MASTERS: And he was responding to Florida Governor Ron DeSantis, who has regularly said you need somebody that can serve two full terms. Donald Trump already served a term, and Trump has been saying, you know, we can undo this in six months or whatever. So he's - just clearly has a lot of support for the former president.
DETROW: One of the big themes of this race so far is that a lot of the Republicans running against Trump in the primary aren't full-throat criticizing him, right? They are either defending him when it comes to these legal charges or criticizing him in implicit ways. I mean, I know that's changed a bit more recently, and you've started to see more direct confrontations between the candidates. But how have Iowa Republicans responded when other candidates express differences with Trump?
MASTERS: Well, the biggest critic that I've seen in Iowa of former President Donald Trump, with maybe the exception of Ron DeSantis more recently - but it's been former Vice President Mike Pence. You know, this is an unprecedented time where we have a former president running and then a former vice president running against the former president.
MASTERS: And when the insurrection at the United States Capitol comes up, he regularly defends his actions on January 6. And here he was at the FAMiLY Leadership Summit, talking to Tucker Carlson, the moderator during that, about January 6.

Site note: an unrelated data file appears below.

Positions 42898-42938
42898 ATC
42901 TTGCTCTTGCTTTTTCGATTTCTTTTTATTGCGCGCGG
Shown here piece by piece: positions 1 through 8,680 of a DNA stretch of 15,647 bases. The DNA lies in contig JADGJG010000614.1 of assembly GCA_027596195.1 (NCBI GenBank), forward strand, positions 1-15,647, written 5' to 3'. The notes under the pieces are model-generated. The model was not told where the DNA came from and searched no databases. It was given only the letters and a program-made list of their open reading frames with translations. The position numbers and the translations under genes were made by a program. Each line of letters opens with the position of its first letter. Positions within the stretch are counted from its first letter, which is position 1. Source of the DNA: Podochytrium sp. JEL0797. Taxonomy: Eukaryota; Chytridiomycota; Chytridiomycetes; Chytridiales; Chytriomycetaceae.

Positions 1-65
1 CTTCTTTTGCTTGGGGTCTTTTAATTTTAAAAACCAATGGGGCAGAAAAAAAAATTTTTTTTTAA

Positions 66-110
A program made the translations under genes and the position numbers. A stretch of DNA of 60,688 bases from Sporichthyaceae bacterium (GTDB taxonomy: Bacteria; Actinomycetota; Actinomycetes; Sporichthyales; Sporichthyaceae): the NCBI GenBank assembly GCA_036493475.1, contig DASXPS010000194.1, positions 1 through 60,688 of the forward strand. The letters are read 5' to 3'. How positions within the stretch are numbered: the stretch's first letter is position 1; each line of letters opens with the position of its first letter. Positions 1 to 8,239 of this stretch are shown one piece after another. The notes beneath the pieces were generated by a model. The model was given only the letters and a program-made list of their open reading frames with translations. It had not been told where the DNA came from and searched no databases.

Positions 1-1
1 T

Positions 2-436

(SOUNDBITE OF ARCHIVED RECORDING)
MIKE PENCE: And I'll always believe that by God's grace, I did my duty that day under the Constitution of the United States of America, and our institutions held.
MASTERS: And you hear kind of a timid applause there, and that was a very common theme with the former vice president during that event with some 2,000 evangelical Christians. And there was even a moment where he was talking about U.S. support for Ukraine, with the war in Ukraine, where he was actually booed for saying that the United States should continue providing support to Ukraine against Russia.
DETROW: So how has Trump himself been handling campaigning at this moment in time?
MASTERS: Well, Trump really didn't play by the Iowa caucus campaigning rules eight years ago when he was running, and he's certainly not doing that now. And he has a lot more support as well. You know, I mentioned that evangelical Christian gathering. Donald Trump was notably absent from that. And just a few days later, he had a town hall that was on Fox News, hosted by Sean Hannity, and, you know, was being asked these large questions about the race as a whole. So he's really running as the front-runner and, in a lot of ways, acting like he already is the nominee. So there's definitely a lane that he has carved out for himself, and he has a lot of support, obviously, as we've been saying, within the base in Iowa and the Republican Party as a whole.
DETROW: Clay Masters covering all of this and more for us from Iowa. Thanks so much.
MASTERS: Yeah. Thank you, Scott.
DETROW: And I know you're about to join a team from NPR to bike across the state of Iowa, so please hydrate.
MASTERS: I will. It's going to be very hot in Iowa. Thanks for the tip.
DETROW: Thanks, Clay. Transcript provided by NPR, Copyright NPR.
NPR transcripts are created on a rush deadline by an NPR contractor. This text may not be in its final form and may be updated or revised in the future. Accuracy and availability may vary. The authoritative record of NPR’s programming is the audio record.